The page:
Location: Edison Price Lighting Gallery – 41-50 22nd St. Long Island City NY 11101
Register to attend the Lecture HERE

 

Evocative visual environments require a healthy balance between bright and dark, light and shadow. In a context where the success of a lighting design solution is often measured by the footcandles achieved, uniformity ratios and wattage consumed, are we losing the plot here? Can light truly be appreciated without shadows and darkness? Lack of a better understanding of darkness and shadows can lead to an altogether lopsided relationship with light and light alone. The absence of its contrasting partners in darkness and shadows can have a diminishing effect on the true beauty of light.

This talk examines our lighting zeitgeist and showcases methods of embracing light and dark, while conforming to the relevant code requirements.

AIA CES Course 1 Learning Unit is available for presentation anytime. If you are interested in having AWA provide this CES course presentation at your offices, please email us at newyork@awalightingdesigners.com with your information and dates interested in the talk.

Click HERE to read our latest AWA Newsflash on the Lecture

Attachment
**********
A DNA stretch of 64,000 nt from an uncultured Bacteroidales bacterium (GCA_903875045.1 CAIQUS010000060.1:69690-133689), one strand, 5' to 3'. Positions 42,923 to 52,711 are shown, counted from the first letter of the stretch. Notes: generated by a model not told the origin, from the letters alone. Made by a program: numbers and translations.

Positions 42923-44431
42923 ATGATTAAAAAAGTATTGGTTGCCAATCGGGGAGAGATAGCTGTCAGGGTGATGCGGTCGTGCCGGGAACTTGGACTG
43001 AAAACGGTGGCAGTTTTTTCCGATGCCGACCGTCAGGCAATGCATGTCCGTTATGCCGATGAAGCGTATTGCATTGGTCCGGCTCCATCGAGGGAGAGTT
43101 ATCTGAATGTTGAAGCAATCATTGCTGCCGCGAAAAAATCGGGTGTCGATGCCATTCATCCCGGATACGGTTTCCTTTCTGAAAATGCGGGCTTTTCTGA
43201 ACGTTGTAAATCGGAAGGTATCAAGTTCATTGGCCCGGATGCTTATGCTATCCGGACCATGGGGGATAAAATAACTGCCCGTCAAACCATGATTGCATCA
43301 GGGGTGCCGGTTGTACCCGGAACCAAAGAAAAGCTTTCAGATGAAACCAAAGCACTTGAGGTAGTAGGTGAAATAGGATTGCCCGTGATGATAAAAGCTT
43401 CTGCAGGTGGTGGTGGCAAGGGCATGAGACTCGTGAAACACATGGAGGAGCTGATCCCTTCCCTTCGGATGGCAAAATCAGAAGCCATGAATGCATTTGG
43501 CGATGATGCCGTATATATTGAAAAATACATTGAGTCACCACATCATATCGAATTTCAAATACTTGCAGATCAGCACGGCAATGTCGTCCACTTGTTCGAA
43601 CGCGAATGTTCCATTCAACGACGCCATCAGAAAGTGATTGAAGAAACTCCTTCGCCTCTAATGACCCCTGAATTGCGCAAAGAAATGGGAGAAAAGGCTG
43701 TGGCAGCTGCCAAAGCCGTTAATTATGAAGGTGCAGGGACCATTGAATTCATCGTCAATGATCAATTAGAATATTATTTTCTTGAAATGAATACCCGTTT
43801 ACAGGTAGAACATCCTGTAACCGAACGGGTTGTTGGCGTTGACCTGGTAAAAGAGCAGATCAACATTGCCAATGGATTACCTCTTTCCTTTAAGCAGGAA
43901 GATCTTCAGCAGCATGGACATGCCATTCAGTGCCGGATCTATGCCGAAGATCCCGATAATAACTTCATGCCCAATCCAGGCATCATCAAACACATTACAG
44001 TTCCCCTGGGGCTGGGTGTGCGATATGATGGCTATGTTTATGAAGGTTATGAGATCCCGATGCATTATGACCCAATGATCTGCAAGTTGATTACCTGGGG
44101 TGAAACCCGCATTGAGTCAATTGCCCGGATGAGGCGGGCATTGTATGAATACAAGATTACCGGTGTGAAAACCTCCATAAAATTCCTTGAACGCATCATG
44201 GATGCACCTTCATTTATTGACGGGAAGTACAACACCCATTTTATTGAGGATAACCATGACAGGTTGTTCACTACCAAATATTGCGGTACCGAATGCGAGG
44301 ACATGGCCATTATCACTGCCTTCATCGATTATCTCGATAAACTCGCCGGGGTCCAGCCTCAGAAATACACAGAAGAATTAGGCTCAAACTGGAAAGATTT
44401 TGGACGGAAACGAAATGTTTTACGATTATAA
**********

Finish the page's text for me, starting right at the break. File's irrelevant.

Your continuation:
Location Details:

  • Edison Price Lighting Gallery
  • 41-50 22nd St. Long Island City NY 11101
  • Google Map Directions HERE
  • Closest Subway Lines F, 7, N, Q, E, M, or R

 

 

 

Abhay Wadhwa Speaks on  “Out of Shadows: Darkness in a New light”

AIA CES Course Lecture by Abhay Wadhwa, AWA Lighting Designers
Tuesday October 6th 2015 at 6pm
Register to attend the Lecture HERE

 

Evocative visual environments require a healthy balance between bright and dark, light and shadow. In a context where the success of a lighting design solution is often measured by the footcandles achieved, uniformity ratios and wattage consumed, are we losing the plot here? Can light truly be appreciated without shadows and darkness? Lack of a better understanding of darkness and shadows can lead to an altogether lopsided relationship with light and light alone. The absence of its contrasting partners in darkness and shadows can have a diminishing effect on the true beauty of light.